What I did test is the M40i, the first M Performance model ever in the X3 line. It’s fitted with a 3.0-litre twin-turbo inline-six that produces 355 hp and 369 lb-ft of torque between 1,520 and 4,800 rpm. Together with its eight-speed sport automatic transmission, the M40i gets from 0 to 100 km/h in a segment-best 4.8 seconds.

On our test drive route around Lisbon, Portugal, I felt this car turning me into a Goldilocks.

The M40i has four drive modes: comfort, eco pro, sport, and sport+ (the xDrive 30i drops the latter).

In comfort mode, the M40i’s optional adaptive suspension is quite compliant and throttle response is relatively relaxed. It’s a little soft for my taste, but it works well in traffic and for everyday trips to the grocery store.

In sport+ mode, on the other hand, the gearing and suspension stiffness are aggressive, the steering bites hard, and the exhaust froths angrily. It’s delightful if you’re pushing really hard, but it’s probably going to be a bit much for North American drivers 95% of the time.

But sport mode? Man, if you find yourself on a twisty bit of road on a beautiful day, is it ever just right. The steering is inspiringly on point and throttle response is pin-point sharp. The engine growls happily and the exhaust makes all kinds of wonderful sputtering noises, but not so much that you worry about waking Rip Van Winkle. Any hint there may be of body roll is nigh on imperceptible. There are paddle shifters on the steering wheel, but I didn’t even feel the need to use them; every downshift landed exactly where I would have wanted to put it. It’s some of the best sheer driving joy I’ve experienced in a crossover.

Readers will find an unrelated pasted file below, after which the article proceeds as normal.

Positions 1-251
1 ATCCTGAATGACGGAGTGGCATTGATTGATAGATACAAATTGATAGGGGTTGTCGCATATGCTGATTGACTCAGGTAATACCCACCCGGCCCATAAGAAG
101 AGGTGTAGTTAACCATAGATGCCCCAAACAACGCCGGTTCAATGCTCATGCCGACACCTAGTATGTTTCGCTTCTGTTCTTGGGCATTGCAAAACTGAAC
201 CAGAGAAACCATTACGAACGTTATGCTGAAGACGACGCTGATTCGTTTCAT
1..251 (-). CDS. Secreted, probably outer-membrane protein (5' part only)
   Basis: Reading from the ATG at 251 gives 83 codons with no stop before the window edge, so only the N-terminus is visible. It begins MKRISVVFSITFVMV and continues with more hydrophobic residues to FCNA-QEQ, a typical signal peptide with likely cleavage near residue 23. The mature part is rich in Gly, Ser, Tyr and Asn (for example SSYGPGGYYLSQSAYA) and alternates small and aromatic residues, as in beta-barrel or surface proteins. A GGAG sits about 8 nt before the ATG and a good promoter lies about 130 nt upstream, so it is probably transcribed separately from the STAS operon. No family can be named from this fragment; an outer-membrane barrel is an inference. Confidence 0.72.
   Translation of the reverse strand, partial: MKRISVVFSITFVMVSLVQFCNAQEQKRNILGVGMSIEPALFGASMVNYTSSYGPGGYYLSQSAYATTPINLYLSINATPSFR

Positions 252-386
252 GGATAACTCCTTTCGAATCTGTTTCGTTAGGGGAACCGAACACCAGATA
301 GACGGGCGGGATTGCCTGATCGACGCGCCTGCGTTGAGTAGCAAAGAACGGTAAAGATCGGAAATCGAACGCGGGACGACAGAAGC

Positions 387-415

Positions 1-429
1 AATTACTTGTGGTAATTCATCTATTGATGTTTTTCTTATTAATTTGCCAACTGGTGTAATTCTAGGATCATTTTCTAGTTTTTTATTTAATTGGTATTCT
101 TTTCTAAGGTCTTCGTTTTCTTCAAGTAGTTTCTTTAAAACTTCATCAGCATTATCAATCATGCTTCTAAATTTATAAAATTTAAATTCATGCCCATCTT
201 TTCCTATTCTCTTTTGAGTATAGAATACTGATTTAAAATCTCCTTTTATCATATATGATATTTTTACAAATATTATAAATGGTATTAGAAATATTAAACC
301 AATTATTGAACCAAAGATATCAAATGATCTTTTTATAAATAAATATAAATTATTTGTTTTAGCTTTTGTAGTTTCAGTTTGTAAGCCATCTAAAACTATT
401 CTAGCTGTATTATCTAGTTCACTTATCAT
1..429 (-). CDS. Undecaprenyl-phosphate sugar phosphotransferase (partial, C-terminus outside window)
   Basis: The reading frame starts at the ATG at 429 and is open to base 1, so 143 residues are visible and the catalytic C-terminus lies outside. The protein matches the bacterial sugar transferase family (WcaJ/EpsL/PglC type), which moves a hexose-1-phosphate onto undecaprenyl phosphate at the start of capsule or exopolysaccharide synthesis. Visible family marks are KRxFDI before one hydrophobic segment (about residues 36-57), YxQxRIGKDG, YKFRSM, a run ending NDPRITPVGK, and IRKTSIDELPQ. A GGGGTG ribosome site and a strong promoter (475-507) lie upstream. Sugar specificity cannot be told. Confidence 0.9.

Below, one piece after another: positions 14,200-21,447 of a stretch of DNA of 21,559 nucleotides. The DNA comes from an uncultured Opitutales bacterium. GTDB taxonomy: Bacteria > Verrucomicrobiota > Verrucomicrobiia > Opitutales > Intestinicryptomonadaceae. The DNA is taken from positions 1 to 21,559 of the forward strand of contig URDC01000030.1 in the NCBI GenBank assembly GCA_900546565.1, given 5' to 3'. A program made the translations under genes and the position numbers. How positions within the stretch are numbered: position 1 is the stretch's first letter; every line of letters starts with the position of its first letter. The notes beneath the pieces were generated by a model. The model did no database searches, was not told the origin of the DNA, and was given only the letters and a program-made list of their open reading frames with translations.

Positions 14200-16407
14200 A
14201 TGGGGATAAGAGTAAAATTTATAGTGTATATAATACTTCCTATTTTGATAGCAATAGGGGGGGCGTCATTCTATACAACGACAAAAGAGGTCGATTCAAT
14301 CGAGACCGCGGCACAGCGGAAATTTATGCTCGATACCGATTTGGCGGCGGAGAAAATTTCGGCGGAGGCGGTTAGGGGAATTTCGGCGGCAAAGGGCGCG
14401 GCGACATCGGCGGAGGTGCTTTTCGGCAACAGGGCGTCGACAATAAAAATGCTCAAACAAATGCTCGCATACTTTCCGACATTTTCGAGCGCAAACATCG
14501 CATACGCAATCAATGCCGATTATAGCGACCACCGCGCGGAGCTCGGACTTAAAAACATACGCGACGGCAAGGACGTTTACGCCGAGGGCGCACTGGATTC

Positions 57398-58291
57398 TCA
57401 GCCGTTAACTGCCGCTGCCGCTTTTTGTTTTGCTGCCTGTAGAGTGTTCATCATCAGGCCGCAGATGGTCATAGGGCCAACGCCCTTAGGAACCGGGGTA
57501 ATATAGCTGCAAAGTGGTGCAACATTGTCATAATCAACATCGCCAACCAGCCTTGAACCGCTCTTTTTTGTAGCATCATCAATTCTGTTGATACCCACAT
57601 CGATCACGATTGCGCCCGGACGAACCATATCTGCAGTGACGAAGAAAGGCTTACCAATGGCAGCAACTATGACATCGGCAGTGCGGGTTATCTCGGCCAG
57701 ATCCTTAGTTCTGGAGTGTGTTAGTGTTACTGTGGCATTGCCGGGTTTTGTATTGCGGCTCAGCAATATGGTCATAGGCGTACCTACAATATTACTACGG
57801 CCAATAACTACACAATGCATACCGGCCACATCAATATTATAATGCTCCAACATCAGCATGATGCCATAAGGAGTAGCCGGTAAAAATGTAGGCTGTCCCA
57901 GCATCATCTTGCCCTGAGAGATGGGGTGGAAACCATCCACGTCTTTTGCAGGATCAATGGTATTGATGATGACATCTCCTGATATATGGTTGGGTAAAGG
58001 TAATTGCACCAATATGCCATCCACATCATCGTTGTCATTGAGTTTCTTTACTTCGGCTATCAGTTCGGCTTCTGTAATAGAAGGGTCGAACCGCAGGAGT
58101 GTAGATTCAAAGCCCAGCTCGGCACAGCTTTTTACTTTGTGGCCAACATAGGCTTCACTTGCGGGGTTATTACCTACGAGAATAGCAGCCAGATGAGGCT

If you’re an Android user, enjoying the X3 might leaving you feeling like you’ve bitten a little from Snow White’s poisoned apple.

BMW makes Apple CarPlay available in the X3 via a number of different packages. However, the company still hasn’t embraced Android Auto at all. If you’re not willing to make the switch, you’ll have to compromise and live with less connectivity. (And it can’t be ignored that both of the X3’s biggest direct German competitors have Android Auto available for the 2018 model year.)

As for the on-board infotainment system, it works well. Users can interact with it by voice, BMW’s traditional large dial on the centre console, or the optional gesture control system, which lets certain functions be manipulated with hand motions (twirling a finger clockwise turns up the volume, for example). With the Ultimate Package, a wireless charging port and the SIM card driven in-car WiFi hotspot are also equipped.

The available all-digital instrument cluster doesn’t do the fanciest things that some of its competitors do such as integrating maps or allowing high levels of customization, but it is very clear and easy to read, even for those who need a closer seating position, and the graphic style changes depending on the drive mode.

One very nice improvement is in the optional head-up display, which is 75% larger and packs a lot of useful information into a format that’s at eye level and is easy to process quickly. This is a worthwhile add-on if your budget allows for it.


A factory-installed trailer hitch is available for the first time in Canada on the new X3 with a peak towing capacity of 4,400 lb when trailer brakes are installed.

The standard wheels are 19-inch alloys with run-flat tires installed and can be optionally bumped up to 20 or 21 inches.